Susan the other:

According to Covington and Burling’s favorite legal theory, you can make a ham sandwich your agent, if you want to.


Unfortunately, some state statutes, like my own, fully support this legal theory.

from Mexico:

Sasha Breger Bush said:

The tools are difficult and costly to use…

All the better for the FIRE sector. That’s the perfect combination to dupe the rubes with.


April 3, 2013 at 9:58 am

Financial tools, like other instruments or inputs, may do either harm or good. To hedge on the commodities market is by itself a sound notion. The corruption corroding the finantialization industry belongs to a different agenda: The independence of the polity from Big Capital. Sans regulation or oversight, we have seen how the top ten U.S. control nations, markets, and political processes.

In sum, derivatives are neither good nor bad. The financialization sector, as it exists today, is intrically perverse. Don’t throw away the baby with the bath water; murky as it might be, the wash water hides promising babies.

from Mexico:

But don’t derivatives hold out a false promise, and that is that they can make risk, as if by magic, disappear? So even at first glance they amount to nothing but false advertising.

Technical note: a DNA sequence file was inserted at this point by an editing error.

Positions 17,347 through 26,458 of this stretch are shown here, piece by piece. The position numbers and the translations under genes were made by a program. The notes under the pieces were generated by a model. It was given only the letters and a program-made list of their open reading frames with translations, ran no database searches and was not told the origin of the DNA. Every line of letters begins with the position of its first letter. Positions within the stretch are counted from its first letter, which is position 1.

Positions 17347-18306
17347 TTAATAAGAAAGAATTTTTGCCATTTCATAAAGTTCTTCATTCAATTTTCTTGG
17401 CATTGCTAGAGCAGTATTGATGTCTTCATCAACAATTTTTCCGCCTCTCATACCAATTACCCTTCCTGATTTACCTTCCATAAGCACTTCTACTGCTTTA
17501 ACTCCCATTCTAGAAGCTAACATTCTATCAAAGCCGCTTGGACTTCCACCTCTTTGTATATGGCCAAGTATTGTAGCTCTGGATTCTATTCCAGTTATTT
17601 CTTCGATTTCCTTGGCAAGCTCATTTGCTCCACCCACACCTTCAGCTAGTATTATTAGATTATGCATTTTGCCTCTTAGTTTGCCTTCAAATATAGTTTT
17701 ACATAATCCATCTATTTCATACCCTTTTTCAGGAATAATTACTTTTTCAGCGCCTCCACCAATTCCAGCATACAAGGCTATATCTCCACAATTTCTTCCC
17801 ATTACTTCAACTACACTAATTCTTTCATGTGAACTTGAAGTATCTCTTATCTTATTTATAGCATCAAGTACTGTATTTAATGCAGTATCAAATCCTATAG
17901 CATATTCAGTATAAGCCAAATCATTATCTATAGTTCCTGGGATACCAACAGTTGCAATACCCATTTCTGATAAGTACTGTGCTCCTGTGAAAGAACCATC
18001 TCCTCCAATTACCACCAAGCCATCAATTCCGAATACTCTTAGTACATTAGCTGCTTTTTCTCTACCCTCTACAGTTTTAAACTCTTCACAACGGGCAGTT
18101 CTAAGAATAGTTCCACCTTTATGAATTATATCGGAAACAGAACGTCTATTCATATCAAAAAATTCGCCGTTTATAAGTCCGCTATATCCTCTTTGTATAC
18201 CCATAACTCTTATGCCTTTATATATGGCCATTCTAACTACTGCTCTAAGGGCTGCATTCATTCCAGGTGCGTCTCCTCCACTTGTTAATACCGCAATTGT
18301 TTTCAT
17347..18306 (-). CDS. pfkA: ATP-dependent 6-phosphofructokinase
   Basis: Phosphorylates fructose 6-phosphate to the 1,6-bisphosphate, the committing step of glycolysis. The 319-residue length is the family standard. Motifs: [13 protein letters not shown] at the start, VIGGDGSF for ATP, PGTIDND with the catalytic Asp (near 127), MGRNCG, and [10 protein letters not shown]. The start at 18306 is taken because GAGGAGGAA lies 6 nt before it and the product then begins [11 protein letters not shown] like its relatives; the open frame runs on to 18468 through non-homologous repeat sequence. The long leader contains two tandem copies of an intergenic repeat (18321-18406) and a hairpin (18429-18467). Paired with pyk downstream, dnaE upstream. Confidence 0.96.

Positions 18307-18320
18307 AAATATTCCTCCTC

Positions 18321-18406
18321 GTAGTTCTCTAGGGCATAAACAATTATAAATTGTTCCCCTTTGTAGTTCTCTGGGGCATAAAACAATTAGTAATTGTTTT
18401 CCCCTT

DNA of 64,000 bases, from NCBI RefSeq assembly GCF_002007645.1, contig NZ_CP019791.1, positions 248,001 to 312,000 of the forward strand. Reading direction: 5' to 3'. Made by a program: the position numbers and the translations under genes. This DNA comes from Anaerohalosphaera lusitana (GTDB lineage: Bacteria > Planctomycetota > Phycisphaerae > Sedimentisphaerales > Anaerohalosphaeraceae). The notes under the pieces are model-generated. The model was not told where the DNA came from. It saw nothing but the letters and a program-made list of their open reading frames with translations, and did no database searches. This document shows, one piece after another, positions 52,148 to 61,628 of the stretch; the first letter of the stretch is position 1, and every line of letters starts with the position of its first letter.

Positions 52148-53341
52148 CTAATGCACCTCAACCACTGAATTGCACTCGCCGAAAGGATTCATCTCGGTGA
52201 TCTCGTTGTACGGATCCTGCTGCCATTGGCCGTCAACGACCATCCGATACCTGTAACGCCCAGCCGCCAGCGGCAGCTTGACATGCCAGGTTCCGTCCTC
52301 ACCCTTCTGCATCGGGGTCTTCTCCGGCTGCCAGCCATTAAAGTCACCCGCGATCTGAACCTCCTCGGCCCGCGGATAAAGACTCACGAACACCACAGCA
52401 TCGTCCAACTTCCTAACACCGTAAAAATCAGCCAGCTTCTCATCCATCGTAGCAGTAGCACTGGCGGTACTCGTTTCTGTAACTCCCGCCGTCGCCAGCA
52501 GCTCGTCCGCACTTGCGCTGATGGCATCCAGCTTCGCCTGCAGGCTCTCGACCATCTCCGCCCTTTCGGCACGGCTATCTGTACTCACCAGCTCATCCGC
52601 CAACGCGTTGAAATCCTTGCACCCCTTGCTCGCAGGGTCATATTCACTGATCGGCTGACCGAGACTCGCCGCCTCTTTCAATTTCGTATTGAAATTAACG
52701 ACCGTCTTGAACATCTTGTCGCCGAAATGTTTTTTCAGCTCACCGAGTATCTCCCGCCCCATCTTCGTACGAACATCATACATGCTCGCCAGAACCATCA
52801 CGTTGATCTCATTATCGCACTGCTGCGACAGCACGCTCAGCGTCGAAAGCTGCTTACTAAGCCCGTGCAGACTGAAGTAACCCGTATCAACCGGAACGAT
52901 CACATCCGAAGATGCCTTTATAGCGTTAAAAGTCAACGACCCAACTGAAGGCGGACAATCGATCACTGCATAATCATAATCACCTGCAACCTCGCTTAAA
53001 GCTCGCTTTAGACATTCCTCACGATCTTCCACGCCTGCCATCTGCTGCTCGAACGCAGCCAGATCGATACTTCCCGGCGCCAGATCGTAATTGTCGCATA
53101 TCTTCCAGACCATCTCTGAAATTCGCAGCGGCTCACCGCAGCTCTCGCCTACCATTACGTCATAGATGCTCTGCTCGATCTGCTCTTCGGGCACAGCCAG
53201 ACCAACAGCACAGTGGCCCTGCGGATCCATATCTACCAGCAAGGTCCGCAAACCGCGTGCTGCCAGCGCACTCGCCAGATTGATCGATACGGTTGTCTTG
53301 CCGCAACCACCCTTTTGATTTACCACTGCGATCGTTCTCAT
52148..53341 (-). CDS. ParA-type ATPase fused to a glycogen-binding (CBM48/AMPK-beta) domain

What they do — at great cost, as Breger Bush points out — is to move risk around. They’ve done such a good job of this that we don’t even know where risk resides anymore. And this, in itself alone, greatly enhances risk, unknowing, and uncertainty; which in turn greatly diminishes confidence in the financial system.

Empirical information, such as that formerly gathered and used to evaluate loan quality, has been replaced by pure speculation and obfuscation. Derivatives, therefore, represent a complete withdrawl from the real world into a world of uselessness, meaninglessness, and unreality.

Historically, derivatives find precedent in the “greater lunacy” of the medieval scholastics, whose abstruse abstractions completley departed from this world.

William C:

I think some distinction can usefully be made between on-exchange and OTC derivatives. With the former you should get some price transparency, sometimes even information about positions in an aggregate format and independent risk mitigation activities through margin calls and the clearing house, which should work against quite a few abuses. OTC – well as we have seen that is another world.